The Vampire Panic of New England

In the late 1800’s, New England was experiencing an outbreak of tuberculosis that had triggered a widespread hysteria amongst the people. TB was commonly called “consumption” at that time, due to the weight loss caused as the bacterial disease progressed. By all accounts, it was a gruesome way to die. The most common symptoms included an extremely high fever, a blood-laced cough, sunken eyes, and severe physical deterioration that made sufferers look as though the life was being drained from their bodies. The cause of the disease was still unknown at the time, although people knew that once one family member got the disease, others were soon to follow.


Entire families were wiped out and there didn’t seem to be any rhyme or reason to who caught the illness. As a result of these growing fears, the populace was desperate for an answer and were willing to try anything. In 1784 a newspaper had published a letter about a foreign doctor who claimed to have an unusual cure for consumption, which relied upon the exhumation of a family member and the burning of their remains to remove the sickness of the entire family.

While many viewed this report as a hoax, those who had lost loved ones and saw the disease continuing to spread were desperate to try anything. These people and other superstitious folk of the time began to believe that the first infected member of a family was somehow draining the life essence of their relatives, preying upon these family members who would subsequently fall sick. Then, those who had perished from consumption were exhumed and examined. If their body seemed unusually fresh, especially if the heart or other organs contained liquid blood, it was assumed they were still feeding on the living through a spiritual connection that continued even after death.


The New Englanders who took part in these rituals didn’t necessarily believe there was a supernatural cause of their family members’ illness, many were simply desperate, and unwilling to leave untried any remedy that might save the lives of those they loved — even if they were outlandish folk-remedies. There were several ways proposed to stop this vampiric feeding, some more gruesome than others. The simplest method was to rearrange the corpse or turn the body in its grave, so it faced toward the earth, and reburying it. Others would burn the vital organs of the body such as the heart and liver. Sometimes, this was combined with decapitating it. Some even believed that inhaling the smoke and ash from the burned organs would cure their tuberculosis. Often these rituals were clandestine, lantern-lit affairs. But, particularly in Vermont, they could be quite public, even festive.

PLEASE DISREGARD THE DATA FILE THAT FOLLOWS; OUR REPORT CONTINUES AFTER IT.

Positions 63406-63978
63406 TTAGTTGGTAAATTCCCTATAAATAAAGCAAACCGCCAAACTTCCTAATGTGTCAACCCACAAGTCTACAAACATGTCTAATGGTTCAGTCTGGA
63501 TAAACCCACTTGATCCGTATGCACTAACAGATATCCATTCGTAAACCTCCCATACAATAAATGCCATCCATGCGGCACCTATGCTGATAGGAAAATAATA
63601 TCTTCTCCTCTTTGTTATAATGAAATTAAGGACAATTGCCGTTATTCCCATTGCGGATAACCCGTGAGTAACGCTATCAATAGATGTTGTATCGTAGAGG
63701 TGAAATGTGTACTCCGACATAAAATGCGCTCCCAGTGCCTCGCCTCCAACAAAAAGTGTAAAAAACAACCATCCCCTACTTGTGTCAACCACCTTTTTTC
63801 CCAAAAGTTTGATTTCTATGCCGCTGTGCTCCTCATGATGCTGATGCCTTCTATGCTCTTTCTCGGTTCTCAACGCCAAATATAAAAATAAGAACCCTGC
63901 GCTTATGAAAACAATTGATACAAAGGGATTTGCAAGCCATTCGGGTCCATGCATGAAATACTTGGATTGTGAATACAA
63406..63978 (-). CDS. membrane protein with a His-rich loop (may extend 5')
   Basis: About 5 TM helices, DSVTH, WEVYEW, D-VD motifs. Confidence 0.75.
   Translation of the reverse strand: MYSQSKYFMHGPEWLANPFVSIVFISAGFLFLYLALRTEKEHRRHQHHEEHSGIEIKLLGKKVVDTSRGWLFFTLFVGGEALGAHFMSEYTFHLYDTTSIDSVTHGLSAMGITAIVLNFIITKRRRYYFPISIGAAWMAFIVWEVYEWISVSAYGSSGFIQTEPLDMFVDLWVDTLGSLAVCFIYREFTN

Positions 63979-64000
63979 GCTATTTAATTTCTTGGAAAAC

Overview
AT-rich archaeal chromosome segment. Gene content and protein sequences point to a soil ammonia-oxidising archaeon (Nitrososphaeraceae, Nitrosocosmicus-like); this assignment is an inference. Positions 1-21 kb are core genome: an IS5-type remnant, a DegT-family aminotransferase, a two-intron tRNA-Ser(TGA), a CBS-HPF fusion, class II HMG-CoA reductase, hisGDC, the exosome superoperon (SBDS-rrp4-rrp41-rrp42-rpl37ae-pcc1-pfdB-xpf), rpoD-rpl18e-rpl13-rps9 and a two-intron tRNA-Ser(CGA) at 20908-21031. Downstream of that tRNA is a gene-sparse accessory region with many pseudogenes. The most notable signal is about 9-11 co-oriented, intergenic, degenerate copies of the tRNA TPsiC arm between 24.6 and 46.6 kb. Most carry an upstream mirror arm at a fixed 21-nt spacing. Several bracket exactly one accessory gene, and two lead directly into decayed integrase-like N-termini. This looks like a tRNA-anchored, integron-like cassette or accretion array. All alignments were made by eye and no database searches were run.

While the press dismissed this practice as superstition, the burning of organs was widely accepted as a folk medicine in other communities. It is unlikely that the deceased would have been known as “vampires” by their affected families because the word was not in common use in the community at that time. However, the term was used by newspapers and outsiders at the time due to the similarity with contemporary vampire beliefs in eastern Europe. Vampire stories from all over were printed on the front pages of 19th-century New England papers, describing similar rituals in distant locations. Similar to the New Englanders, people in remote parts of Europe were exhuming bodies when people fell ill and burning or planting stakes in those that seemed too full of life.

Mercy Brown's was perhaps the most infamous case of exhumation. George and Mary Eliza Brown lived in Exeter, Rhode Island in the 1880’s. Mary Eliza, was the first to die of the disease in 1992, followed shortly after by their eldest daughter, Mary Olive, in 1883. Five years later, Edwin also contracted the disease. He left home, traveling to Colorado Springs which was a popular destination due to its dry climate and specialized disease treatment centers. Yet, his health did not improve. While he was away, his younger sister Mercy fell ill and quickly died.


Edwin’s condition got worse almost as soon as he returned home. One night, he claimed to have woken up to find his dead sister Mercy sitting on his chest and trying to suck the life out of him. George was desperate to save his son’s life and thus he spoke with the town doctor who recommended to exhume the corpses of those who had already passed in the family. George protested at first, but friends and neighbors of the family strongly believed that one of the dead family members was the culprit, causing Edwin's illness. The key to his recovery was to find out which woman was the culprit before destroying the body. Eventually, George was persuaded to give permission to exhume the bodies, only agreeing to satisfy the neighbors.


On the morning of March 17, 1892, a party of men dug up the bodies, attended by the family doctor, Harold Metcalf. George was absent, for unstated but understandable reasons. There, they found skeletons in the graves of the mother and sister, having been buried for years. But as Mercy had only been buried for nine months in the cold New England weather, she was almost perfectly preserved. The village doctor, Harold Metcalf, found liquid blood in her heart and liver and although he noted that it was fairly normal to find at this stage. Yet, to appease the fears of the neighbors, it was still recommended to burn her organs before reburial just to be safe.


Mercy’s heart was taken and burned on a nearby rock. They reserved the ashes and mixed them with water. Then, Edwin was made to drink those ashes, hoping it would serve as a strong curative tonic. The exhumation and cremation did not work, however, as Edwin’s health continued to decline, and he died from the disease two months later.



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